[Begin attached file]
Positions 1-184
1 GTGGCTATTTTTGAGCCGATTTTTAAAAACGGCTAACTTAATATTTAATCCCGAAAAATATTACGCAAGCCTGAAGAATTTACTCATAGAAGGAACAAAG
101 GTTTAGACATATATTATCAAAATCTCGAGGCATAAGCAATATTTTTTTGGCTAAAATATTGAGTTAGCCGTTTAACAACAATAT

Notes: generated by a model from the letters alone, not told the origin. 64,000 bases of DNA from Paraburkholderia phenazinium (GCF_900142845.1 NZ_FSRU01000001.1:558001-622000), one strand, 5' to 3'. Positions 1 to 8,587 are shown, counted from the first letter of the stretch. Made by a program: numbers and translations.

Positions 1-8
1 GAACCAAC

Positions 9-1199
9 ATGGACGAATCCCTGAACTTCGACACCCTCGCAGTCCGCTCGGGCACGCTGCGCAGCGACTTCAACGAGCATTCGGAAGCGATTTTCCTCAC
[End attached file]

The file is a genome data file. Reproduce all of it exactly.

Positions 1-184
1 GTGGCTATTTTTGAGCCGATTTTTAAAAACGGCTAACTTAATATTTAATCCCGAAAAATATTACGCAAGCCTGAAGAATTTACTCATAGAAGGAACAAAG
101 GTTTAGACATATATTATCAAAATCTCGAGGCATAAGCAATATTTTTTTGGCTAAAATATTGAGTTAGCCGTTTAACAACAATAT

Notes: generated by a model from the letters alone, not told the origin. 64,000 bases of DNA from Paraburkholderia phenazinium (GCF_900142845.1 NZ_FSRU01000001.1:558001-622000), one strand, 5' to 3'. Positions 1 to 8,587 are shown, counted from the first letter of the stretch. Made by a program: numbers and translations.

Positions 1-8
1 GAACCAAC

Positions 9-1199
9 ATGGACGAATCCCTGAACTTCGACACCCTCGCAGTCCGCTCGGGCACGCTGCGCAGCGACTTCAACGAGCATTCGGAAGCGATTTTCCTCAC